But that leaves out a lot of legal marketing that doesn’t pass my smell test. Maybe my threshold for acceptable marketing is higher than yours?

  36. SHG

    Probably not, but since tests require the ability to express them, that’s the best I’ve got at the moment.

  37. SHG

    Tony, if someone like Merenda is who you think is ethical, then there’s not much to discuss. I thnk otherwise. and I’ve made that painfully clear.

  38. Mark Bennett

    This is Scott’s blog.

    Commenters offer up their “valuable content” (yeah, right) with no reasonable expectation of gain. And if they are stupid enough to expect Scott Greenfield, of all people, to give them something in return for their “valuable content”, they’re idiots and deserve to have their comments edited.

  39. SHG

    Stealing the intellectual property of commenters?  You’ve got to be kidding.  Aside from the fact that it is stated in the sidebar, had you bothered to look, that’s quite a bizarre assertion.

  40. SHG

    I suspect it’s not Tony who’s doing the rallying, but someone else who’s rallying the troops to defend the right of lawyers to demean themselves at will, not to mention the legion of  those who market to those marketing lawyers.  Given the nature of the ever-marketing blawgosphere, there ought to be plenty who exclaim about the joys and ethics of ambulance chasing, as Tony has chosen to do.

  41. Gideon

    As someone without a dog in the marketing fight, let me add another cent or two.

    Just what the heck is this “legal marketing”? We’re not talking about taking out ads in the papers or running commercials, are we?

    No, what we’re talking about is pushing an online presence in an overzealous manner. We’re talking about tweets on twitter, blog posts that do nothing but make you seem important: In essence, spam wrapped in the garb of a lawyer.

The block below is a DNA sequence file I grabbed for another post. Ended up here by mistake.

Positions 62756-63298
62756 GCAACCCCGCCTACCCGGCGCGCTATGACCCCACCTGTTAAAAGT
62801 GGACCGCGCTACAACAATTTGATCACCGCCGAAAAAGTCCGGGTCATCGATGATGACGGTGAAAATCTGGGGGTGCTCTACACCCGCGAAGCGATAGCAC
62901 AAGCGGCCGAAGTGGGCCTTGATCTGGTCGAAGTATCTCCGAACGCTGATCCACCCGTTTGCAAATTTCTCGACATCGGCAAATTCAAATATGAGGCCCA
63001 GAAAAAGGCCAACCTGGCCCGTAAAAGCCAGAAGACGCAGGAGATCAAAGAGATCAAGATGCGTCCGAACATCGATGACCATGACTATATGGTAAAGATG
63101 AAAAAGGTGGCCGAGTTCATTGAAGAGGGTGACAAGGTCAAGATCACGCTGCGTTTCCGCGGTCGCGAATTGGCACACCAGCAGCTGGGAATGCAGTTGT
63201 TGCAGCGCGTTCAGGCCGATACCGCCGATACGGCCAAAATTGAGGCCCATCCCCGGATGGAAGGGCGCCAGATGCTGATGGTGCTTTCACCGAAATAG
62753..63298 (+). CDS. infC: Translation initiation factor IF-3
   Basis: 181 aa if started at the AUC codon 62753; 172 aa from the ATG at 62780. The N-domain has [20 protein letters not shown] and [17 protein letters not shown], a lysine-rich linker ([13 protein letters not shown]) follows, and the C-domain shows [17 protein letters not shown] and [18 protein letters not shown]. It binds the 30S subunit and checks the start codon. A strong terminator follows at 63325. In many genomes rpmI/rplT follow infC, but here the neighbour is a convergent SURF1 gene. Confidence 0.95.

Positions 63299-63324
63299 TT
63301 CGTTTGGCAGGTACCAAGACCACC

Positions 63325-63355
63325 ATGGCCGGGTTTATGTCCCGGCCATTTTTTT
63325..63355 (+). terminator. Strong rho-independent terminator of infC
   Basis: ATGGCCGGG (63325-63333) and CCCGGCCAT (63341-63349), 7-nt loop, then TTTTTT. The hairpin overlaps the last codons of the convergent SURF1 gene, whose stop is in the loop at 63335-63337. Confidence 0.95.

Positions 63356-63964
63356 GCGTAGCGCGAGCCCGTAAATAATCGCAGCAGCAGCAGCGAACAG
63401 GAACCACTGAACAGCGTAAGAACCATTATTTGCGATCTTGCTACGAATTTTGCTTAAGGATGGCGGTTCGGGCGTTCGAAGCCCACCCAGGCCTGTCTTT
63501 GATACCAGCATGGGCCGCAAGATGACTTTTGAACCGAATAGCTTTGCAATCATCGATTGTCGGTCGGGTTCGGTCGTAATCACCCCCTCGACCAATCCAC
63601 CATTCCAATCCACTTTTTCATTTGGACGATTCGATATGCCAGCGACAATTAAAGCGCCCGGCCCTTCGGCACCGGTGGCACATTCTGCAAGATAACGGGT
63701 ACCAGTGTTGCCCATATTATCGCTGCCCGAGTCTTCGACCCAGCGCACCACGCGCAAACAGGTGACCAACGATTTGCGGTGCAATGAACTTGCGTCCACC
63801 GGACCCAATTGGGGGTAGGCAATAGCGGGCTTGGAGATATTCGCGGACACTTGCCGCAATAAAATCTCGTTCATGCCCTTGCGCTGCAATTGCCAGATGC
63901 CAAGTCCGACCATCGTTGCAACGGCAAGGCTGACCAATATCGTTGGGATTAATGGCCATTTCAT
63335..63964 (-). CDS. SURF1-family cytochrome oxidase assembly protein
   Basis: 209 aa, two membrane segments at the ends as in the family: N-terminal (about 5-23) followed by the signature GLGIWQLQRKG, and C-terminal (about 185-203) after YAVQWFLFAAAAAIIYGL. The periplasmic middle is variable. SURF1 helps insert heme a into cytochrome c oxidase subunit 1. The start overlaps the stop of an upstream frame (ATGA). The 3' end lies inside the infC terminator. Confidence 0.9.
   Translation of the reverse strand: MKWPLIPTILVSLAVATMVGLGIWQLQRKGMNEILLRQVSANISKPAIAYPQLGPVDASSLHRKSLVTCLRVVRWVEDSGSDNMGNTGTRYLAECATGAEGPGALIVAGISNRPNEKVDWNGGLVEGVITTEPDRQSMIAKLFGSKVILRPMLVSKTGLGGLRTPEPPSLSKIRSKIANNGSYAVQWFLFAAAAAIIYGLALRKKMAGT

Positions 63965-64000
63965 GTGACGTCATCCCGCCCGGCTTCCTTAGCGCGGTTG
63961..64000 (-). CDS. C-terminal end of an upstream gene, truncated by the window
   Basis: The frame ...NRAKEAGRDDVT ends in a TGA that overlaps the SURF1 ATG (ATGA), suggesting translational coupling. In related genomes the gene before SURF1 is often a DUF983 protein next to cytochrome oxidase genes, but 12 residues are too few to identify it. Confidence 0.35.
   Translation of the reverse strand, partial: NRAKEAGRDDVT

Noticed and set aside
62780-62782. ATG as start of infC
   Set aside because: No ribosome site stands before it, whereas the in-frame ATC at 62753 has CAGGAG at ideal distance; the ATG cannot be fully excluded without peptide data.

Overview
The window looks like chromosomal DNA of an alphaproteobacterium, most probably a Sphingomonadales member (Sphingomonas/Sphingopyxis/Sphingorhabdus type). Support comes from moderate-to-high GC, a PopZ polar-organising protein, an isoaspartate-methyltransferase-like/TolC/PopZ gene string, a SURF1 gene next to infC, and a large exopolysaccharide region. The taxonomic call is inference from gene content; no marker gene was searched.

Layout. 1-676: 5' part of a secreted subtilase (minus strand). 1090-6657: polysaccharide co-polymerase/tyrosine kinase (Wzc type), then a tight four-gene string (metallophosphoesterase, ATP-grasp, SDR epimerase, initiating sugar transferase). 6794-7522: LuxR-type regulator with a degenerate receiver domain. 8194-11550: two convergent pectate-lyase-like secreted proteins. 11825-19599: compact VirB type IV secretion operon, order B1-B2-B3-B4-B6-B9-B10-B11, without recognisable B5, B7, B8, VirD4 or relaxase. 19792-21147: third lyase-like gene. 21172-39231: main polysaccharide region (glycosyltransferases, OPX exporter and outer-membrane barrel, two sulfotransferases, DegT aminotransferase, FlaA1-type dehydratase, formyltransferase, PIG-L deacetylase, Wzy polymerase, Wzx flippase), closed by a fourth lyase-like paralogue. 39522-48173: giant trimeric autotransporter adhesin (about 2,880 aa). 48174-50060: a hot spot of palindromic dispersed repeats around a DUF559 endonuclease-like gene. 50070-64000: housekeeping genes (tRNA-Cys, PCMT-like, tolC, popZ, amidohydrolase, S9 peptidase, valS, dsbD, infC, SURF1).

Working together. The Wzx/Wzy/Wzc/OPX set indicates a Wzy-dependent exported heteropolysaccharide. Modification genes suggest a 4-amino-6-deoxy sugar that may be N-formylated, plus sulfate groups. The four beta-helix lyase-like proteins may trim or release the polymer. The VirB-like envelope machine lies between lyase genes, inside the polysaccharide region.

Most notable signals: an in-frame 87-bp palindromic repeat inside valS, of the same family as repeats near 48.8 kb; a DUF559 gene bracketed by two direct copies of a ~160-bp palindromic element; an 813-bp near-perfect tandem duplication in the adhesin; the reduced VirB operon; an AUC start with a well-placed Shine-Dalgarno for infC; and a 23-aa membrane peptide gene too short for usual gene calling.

Seriously. How am I wrong? Find me a blogger who does both well: Writes about himself AND provides some information to the reading public. There isn’t one.

    Take a look at the law firm that has potentially gained the greatest exposure in the last few years: Akin Gump (or whatever the heck it is now).

    They provide an invaluable service and have exploited a niche, without once mentioning their services. Yet, if you read the cert petitions, their name is mentioned more and more frequently now as counsel of record.

    That’s the way it should be done.

    The problem with lawyers doing “education-based marketing” primarily as a marketing tool is that it stinks. Stinks from a mile away and anyone can tell.

  42. SHG

    Now you’re going to catch the ire of all the happy marketers, who are going to tell you how they have to market, how being great isn’t good enough, how this is a business, and all the other crap they tell themselves to convince themselves that they haven’t slid down the slope into the gutter. 

    This is what’s become of lawyers.  Wannabe used car salesmen.  Why not just advertise 50% off sales, or buy one felony, get one free!

  43. SHG

    I have been asked by a mutual friend of Mark Merenda’s and mine in the blawgosphere to offer an explanation for why my response attacked Merenda.  This is by no means an apology, but as a courtesy I will do so.  This thread was over 3 days ago, and today Merenda decided to come back and reopen it, with the comment above arguing about “the ridiculous elitism of lawyers conducting themselves as some sort of medieval guild — making rules to keep newcomers out, or at least difficult to succeed.”

    I find this intolerable.  As anyone who reads SJ knows, I am strongly against the self-promotion that has taken hold on lawyers in general and the blawgosphere in particular.  I believe that this demeans the profession, to the extent one can still call it a profession, and all those in it, myself included.  I have had enough of it.

    The discussion was had, nicely, and it was over.  Merenda decided to resurrect it, by making comments as quoted above.  He is free to promote whatever he thinks is appropriate on his own blog or anywhere that approach is welcome.  It is not welcome here.  This is my blog.  My home.  And I do not have to tolerate anyone promoting conduct that I believe to be disgraceful and inappropriate.  And by coming back again today and starting this up again, he pushed me too far.